I have a memory of being in a bookstore and picking up a book with the title “The philosophy of Star Trek”. I am not sure of how long ago this was or even what city it was in. However, I cannot seem to find any evidence of this book on the web. There is a book entitled “Star Trek and Philosophy: The wrath of Kant“, but that is not the one I recall. I bring this up because in this book that may or may not exist, I remember reading a chapter on the philosophy of transporters. For those who have never watched the television show Star Trek, a transporter is a machine that can dematerialize something and rematerialize it somewhere else, presumably at the speed of light. Supposedly, the writers of the original show invented the device so that they could move people to planet surfaces from the starship without having to use a shuttle craft, for which they did not have the budget to build the required sets.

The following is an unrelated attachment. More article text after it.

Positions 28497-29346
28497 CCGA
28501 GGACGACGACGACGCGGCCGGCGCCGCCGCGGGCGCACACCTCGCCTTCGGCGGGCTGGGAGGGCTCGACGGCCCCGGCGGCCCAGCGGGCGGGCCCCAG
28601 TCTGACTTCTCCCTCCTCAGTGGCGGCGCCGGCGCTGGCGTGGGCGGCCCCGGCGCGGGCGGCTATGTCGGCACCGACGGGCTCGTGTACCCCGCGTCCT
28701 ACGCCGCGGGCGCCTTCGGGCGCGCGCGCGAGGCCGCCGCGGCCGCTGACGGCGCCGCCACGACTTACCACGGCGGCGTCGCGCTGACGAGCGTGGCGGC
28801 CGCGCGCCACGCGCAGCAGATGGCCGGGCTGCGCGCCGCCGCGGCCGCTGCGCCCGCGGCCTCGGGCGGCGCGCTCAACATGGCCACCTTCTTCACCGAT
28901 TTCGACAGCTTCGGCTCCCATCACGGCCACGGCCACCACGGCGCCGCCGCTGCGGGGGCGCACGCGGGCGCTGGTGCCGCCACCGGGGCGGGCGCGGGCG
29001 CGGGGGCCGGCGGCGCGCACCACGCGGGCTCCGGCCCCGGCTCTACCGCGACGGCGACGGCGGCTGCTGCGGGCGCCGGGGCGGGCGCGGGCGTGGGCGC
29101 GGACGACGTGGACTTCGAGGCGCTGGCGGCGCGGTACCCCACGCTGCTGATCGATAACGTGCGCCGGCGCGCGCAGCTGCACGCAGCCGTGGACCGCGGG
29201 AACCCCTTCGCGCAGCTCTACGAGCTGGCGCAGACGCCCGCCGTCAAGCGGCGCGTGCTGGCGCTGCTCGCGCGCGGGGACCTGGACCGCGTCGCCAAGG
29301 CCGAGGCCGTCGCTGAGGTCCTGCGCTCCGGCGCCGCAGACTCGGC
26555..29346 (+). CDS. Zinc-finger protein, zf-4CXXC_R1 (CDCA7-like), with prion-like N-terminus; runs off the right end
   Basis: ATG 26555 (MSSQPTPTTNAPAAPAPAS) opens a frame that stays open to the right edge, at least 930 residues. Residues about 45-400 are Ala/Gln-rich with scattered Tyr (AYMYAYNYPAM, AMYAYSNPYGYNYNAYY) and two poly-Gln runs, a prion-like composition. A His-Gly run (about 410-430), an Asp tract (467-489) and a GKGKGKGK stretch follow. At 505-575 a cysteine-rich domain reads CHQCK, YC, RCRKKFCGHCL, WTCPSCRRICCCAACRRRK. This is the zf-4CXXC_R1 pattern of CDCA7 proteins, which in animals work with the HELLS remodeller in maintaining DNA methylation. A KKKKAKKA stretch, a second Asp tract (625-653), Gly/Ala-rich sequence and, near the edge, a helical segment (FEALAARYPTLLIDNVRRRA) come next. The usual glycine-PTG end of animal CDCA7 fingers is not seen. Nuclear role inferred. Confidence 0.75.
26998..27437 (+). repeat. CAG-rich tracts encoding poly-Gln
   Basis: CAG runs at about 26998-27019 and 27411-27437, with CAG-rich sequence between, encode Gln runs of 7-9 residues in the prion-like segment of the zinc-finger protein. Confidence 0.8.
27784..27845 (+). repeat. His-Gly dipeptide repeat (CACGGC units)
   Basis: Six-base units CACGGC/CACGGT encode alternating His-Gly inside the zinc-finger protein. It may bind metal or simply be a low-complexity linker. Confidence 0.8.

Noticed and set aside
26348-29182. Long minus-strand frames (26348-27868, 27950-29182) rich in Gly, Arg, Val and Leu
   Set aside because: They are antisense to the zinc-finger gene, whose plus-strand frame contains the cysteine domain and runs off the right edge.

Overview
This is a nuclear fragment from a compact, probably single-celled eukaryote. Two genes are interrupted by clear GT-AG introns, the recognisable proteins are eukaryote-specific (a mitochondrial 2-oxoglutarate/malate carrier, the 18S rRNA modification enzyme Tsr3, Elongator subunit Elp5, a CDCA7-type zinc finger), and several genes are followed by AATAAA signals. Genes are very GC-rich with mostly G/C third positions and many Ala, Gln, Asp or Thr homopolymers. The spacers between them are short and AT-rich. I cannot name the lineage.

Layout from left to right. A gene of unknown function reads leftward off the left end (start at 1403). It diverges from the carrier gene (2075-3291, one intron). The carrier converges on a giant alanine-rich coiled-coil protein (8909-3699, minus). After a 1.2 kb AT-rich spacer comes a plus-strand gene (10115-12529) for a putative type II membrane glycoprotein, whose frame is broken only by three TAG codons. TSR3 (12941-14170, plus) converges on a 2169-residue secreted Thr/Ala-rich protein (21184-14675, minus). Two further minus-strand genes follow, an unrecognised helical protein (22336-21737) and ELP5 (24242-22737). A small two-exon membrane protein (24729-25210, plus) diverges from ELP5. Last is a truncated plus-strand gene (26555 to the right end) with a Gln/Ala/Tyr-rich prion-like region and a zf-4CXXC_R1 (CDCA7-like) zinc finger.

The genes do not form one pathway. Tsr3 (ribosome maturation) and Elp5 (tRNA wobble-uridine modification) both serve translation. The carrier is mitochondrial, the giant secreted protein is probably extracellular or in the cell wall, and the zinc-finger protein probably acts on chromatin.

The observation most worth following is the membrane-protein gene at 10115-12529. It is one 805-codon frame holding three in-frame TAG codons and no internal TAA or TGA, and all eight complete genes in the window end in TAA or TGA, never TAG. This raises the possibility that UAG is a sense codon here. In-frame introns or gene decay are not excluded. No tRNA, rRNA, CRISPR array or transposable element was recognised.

What the author was wondering was whether or not the particles of a transported person were the same particles as the ones in the pre-transported person or were people reassembled with stock particles lying around in the new location. The implication being that this would then illuminate the question of whether what constitutes “you” depends on your constituent particles or just the information on how to organize the particles. I remember thinking that this is a perfect example of how physics can render questions of philosophy obsolete. What we know from quantum mechanics is that particles are indistinguishable. This means that it makes no sense to ask whether a particle in one location is the same as a particle at a different location or time. A particle is only specified by its quantum properties like its mass, charge, and spin. All electrons are identical. All protons are identical and so forth. Now they could be in different quantum states, so a more valid question is whether a transporter transports all the quantum information of a person or just the classical information, which is much smaller. However, this question is really only relevant for the brain since we know we can transplant all the other organs from one person to another. The neuroscience enterprise, Roger Penrose notwithstanding, implicitly operates on the principle that classical information is sufficient to characterize a brain.